It takes courage to take risks, especially in the face of criticism. Now, I want to make it clear that I am not promoting recklessness. If you jump off a bridge without a bungee cord or parachute, there is a 99.9% chance it will kill you. I do not support playing those kinds of odds. There are those that do. Everyone has a different idea of risk:benefit. There are some people that are quite happy to try and beat the odds, including those that start businesses, or try to be a successful Hollywood actor or platinum selling musician. They have similar odds, but itdoesn’t kill them.

These people make peace with risk, the payoff is high for them if they do, and for those that jump off bridges and climb mountains… well, they’re insane but hey… they enjoy the rush.

How does this apply to marketing?

In order to stand out, especially as a small business owner, you have to put yourself out there. Playing it safe doesn’t cut it if you want to be seen, talked about and build your community of true fans.

You need to be willing to take “risks” in order to get traction. Whether it is telling stories, telling the truth, having an opinion, telling a joke, speaking up for a cause, calling out competitors when they behave unethically, swearing, going left when others go right, or any combination of the above, you have to do it.

For me, it is positioning myself as the anti-marketer, the anti-generic, the anti-boring. Being open about my struggles and fears. Not handing out business cards and telling them to Google me. Using humour and brutal truth and speaking up for the things I care about. Because I know people learn from it, feel less alone. It makes a difference to people’s lives because they tell me every day that I make them feel a little more inclined to put themselves out there and be seen.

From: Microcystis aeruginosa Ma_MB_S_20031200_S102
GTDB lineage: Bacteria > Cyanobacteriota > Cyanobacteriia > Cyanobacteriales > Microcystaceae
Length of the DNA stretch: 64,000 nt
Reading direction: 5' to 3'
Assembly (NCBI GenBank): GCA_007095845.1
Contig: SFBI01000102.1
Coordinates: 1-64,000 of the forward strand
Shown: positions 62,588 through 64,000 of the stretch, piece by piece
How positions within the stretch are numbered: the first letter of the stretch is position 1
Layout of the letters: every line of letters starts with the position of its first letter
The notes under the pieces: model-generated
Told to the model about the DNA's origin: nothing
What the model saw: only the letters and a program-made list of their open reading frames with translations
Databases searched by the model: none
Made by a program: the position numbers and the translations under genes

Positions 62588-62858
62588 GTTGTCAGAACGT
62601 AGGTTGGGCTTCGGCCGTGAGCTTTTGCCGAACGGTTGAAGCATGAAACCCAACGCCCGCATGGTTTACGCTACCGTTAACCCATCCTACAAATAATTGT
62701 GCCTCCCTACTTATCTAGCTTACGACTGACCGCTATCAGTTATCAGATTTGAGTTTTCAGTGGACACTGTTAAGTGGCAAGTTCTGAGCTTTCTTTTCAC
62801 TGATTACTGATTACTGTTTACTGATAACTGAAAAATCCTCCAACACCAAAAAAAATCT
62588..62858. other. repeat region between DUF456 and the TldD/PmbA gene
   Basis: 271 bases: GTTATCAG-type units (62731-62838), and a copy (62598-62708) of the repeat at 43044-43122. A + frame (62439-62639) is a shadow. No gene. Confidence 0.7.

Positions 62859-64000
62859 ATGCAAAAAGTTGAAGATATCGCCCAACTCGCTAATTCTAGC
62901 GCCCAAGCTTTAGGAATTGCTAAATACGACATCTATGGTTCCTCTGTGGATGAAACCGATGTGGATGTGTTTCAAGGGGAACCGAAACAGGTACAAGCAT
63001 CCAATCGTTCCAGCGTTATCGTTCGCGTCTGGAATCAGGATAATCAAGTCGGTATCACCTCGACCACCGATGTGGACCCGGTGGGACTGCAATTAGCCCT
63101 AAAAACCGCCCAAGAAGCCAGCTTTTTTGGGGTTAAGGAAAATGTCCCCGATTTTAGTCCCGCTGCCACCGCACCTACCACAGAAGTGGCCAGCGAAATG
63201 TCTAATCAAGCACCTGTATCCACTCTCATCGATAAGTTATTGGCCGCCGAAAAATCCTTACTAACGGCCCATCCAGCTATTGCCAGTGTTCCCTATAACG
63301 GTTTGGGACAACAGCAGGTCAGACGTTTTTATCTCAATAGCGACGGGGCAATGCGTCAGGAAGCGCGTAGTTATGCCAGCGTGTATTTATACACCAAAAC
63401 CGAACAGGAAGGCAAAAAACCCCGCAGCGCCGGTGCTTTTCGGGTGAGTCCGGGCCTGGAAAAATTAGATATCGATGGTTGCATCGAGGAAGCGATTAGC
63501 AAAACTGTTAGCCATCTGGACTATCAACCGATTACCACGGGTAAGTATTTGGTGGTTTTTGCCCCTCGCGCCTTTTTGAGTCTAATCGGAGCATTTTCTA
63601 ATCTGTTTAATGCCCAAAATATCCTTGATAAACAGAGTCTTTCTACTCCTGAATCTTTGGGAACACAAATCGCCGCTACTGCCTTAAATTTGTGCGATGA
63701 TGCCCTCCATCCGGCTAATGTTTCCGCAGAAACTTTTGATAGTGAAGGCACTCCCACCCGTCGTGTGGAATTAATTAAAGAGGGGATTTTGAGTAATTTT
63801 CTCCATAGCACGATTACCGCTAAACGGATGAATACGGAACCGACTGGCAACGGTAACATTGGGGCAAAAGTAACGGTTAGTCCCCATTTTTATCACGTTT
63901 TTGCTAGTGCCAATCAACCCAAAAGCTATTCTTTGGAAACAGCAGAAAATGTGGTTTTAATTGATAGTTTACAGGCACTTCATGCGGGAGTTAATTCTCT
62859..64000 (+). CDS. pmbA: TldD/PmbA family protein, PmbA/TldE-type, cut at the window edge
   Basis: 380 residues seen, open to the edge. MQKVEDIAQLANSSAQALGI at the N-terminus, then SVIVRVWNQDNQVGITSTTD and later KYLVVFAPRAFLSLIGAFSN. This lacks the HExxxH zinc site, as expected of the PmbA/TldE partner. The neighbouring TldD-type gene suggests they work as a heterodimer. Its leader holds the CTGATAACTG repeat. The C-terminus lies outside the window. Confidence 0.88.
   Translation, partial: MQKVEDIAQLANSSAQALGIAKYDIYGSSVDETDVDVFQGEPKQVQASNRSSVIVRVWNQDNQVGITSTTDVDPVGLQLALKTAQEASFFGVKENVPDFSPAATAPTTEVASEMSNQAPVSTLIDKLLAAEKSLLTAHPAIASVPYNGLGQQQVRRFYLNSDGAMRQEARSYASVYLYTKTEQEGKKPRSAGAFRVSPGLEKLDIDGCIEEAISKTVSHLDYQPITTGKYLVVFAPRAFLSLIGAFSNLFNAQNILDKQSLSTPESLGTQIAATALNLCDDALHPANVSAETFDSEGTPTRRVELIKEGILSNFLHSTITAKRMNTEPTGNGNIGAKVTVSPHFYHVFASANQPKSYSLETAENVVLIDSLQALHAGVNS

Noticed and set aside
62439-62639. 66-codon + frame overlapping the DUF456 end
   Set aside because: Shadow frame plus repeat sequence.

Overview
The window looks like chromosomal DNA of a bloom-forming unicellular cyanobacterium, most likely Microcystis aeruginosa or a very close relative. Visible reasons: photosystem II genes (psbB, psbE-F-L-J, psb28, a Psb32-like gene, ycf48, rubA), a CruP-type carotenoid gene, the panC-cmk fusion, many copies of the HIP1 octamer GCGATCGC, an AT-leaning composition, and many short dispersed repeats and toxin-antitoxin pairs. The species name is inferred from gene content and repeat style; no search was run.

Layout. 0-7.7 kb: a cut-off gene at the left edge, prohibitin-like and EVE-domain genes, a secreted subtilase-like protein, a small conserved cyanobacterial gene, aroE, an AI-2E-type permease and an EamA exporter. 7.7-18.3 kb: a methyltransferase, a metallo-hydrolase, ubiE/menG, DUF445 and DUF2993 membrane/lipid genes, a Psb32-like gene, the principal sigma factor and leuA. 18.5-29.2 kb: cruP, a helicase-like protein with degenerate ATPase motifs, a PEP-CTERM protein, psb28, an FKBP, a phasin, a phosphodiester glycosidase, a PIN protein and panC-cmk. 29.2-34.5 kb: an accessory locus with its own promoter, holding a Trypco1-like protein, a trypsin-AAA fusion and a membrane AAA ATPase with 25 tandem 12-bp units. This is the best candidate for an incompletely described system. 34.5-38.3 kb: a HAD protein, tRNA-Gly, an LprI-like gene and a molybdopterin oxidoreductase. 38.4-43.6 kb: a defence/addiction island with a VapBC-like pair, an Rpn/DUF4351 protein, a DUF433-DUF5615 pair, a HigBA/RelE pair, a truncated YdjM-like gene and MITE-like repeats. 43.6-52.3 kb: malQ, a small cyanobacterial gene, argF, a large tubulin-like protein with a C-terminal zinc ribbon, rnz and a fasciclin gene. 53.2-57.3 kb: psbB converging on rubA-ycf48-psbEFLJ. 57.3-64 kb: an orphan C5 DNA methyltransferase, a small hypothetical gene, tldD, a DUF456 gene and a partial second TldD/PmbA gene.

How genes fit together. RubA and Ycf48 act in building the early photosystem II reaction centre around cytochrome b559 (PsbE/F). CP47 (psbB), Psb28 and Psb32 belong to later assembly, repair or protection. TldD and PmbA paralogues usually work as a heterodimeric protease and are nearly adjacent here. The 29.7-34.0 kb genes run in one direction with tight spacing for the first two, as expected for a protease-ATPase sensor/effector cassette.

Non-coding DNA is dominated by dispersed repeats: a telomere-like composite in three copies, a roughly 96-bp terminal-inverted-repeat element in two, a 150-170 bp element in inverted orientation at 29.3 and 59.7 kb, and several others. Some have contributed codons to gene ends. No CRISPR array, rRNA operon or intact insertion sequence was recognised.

Taking risks is how you succeed. You may also fail. But, even with all the risks weighed up, I have learned the hard way that shit happens anyway, so you might as well do what makes you happy.

Taking risks, especially ones that others don’t agree with, is scary. It takes courage. And it might even suck immeasurably and feel very lonely when you feel unsupported in it. I fight with the urge to ‘shut up and behave’ every day. But if you feel, in your gut, that what you are doing is important, the likeminded customers WILL follow you and pay you more than any of those generic, tyre kicking customers ever would.

And, ironically, by taking risks and letting yourself be seen, you are actually doing the least risky thing there is: a fundamental, tried and true approach to successful online marketing and engagement.

So how do we do this?

This is not something that is easy to do, nor is it instantaneous. I have been doing what I do, putting myself out there online for 20 years. It is still scary. I have clients that I have coached for years that are still scared of putting themselves out there authentically. That is normal. It is healthy to reflect. But over a period of many years I have learned to stay true to my core: I truly believe with every fibre of my being that authenticity, humour and candour is what helps us connect. And that that connection is ultimately what makes people buy from you.

The problem is that most business owners actually don’t really have a strong sense of self, or know what really drives them. What makes you get out of bed in the morning? What causes are you willing to fight for? Lose customers for? Lose friends and family for? We all have them. They just don’t know how to jump off that bridge and attach the bungee cord to ensure they are safe.

I am that bungee cord.

I am currently developing some Digital Courage workshops and 1 on 1 coaching programs, to help bring you out of your shell, take more risks (which ironically is less risky and costly than being boring), and truly make an impact. It is part marketing, part counselling and bridges the gap between the two businesses I run. If you are interested, please get in touch. I am keen to hear your thoughts/feedback.

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Email: tea@teasmith.com.au

Tel: +61 407 877 431